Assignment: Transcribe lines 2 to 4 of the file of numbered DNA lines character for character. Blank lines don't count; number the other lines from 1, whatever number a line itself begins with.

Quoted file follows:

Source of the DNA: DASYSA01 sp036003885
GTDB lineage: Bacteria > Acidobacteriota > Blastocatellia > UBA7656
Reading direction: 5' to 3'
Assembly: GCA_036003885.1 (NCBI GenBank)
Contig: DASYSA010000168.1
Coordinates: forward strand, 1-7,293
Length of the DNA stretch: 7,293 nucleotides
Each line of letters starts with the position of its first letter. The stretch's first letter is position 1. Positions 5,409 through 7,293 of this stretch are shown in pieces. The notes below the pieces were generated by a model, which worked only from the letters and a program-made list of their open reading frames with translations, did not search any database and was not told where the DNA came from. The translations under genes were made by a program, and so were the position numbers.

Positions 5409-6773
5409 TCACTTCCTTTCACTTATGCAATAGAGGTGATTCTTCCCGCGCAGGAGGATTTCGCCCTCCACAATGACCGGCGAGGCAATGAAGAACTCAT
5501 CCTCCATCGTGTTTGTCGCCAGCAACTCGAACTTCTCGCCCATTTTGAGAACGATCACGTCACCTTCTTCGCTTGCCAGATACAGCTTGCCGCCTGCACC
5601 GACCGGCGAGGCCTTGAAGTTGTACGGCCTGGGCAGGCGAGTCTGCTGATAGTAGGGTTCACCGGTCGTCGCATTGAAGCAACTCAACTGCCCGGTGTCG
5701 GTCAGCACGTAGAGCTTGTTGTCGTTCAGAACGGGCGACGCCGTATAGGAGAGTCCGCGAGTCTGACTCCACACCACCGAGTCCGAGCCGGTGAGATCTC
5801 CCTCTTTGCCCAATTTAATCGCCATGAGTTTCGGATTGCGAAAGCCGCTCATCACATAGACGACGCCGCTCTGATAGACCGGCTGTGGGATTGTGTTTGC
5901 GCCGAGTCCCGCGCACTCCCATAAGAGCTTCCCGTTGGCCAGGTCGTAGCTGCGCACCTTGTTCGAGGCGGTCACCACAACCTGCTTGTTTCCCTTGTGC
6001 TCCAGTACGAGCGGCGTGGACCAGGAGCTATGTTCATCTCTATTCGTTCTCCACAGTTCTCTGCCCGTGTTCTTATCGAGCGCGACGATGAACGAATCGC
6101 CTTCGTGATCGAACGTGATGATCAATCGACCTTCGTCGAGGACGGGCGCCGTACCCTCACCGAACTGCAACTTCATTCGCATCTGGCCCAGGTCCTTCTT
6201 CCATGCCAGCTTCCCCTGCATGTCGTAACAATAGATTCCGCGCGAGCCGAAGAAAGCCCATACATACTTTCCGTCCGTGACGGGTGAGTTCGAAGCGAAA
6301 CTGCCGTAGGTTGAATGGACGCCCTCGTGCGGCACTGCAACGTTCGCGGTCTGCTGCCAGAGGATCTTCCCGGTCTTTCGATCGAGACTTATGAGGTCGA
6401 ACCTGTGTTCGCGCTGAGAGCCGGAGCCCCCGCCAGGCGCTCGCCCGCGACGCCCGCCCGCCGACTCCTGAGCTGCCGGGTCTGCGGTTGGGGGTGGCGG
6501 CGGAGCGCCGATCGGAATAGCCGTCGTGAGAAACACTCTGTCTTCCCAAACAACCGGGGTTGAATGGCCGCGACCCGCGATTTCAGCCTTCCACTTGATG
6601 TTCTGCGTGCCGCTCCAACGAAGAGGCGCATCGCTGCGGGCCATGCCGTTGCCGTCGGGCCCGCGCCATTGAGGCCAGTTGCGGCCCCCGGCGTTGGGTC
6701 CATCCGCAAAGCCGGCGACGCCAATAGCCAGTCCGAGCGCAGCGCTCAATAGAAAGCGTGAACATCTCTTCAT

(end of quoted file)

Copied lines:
GTDB lineage: Bacteria > Acidobacteriota > Blastocatellia > UBA7656
Reading direction: 5' to 3'
Assembly: GCA_036003885.1 (NCBI GenBank)